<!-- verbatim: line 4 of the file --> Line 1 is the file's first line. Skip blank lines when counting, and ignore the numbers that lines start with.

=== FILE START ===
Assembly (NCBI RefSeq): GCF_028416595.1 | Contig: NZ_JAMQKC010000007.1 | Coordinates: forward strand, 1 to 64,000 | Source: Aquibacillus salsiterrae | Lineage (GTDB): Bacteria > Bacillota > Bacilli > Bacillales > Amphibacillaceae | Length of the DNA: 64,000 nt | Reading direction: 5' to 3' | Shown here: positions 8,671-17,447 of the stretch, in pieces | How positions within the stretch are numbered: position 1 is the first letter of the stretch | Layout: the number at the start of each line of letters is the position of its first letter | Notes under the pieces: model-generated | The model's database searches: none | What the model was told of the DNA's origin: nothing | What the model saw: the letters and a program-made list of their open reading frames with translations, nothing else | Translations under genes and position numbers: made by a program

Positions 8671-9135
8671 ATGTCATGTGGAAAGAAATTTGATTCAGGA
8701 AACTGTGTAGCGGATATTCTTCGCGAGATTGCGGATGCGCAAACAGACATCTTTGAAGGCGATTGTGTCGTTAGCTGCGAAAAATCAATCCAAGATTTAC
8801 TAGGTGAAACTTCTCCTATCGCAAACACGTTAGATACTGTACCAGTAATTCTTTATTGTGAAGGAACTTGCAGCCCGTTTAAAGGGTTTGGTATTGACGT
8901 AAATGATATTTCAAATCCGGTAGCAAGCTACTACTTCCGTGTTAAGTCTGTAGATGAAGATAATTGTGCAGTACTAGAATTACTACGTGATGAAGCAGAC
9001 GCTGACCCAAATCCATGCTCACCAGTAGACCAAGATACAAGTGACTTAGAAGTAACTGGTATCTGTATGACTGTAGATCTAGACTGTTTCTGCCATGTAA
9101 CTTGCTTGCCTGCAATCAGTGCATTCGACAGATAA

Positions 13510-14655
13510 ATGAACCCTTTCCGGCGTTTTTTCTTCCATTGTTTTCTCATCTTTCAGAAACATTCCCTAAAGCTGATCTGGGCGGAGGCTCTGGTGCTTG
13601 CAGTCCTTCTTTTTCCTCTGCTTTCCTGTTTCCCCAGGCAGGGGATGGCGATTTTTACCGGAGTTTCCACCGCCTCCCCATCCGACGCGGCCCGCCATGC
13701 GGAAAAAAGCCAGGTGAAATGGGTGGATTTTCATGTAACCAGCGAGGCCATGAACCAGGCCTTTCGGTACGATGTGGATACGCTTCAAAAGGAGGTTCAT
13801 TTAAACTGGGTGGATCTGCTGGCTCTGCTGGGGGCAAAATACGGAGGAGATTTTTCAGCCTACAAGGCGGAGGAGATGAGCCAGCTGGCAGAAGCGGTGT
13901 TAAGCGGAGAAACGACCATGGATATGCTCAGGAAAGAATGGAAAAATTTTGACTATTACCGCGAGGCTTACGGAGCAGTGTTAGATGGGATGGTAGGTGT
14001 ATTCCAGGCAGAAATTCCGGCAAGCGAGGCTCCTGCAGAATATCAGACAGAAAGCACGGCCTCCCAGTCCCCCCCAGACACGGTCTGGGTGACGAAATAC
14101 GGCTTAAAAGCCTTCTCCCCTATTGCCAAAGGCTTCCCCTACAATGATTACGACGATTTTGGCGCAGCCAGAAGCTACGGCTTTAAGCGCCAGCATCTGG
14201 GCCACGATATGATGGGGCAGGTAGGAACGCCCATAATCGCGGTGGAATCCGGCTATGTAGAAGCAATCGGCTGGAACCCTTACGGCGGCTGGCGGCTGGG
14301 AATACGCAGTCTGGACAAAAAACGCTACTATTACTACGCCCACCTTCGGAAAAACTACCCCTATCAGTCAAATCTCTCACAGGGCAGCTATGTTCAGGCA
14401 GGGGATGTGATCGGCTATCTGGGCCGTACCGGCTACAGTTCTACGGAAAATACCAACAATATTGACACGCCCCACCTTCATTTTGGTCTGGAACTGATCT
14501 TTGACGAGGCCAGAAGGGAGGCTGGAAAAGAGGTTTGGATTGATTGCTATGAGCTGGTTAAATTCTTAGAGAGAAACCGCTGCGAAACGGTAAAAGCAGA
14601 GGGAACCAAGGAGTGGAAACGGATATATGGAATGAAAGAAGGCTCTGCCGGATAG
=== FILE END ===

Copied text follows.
8701 AACTGTGTAGCGGATATTCTTCGCGAGATTGCGGATGCGCAAACAGACATCTTTGAAGGCGATTGTGTCGTTAGCTGCGAAAAATCAATCCAAGATTTAC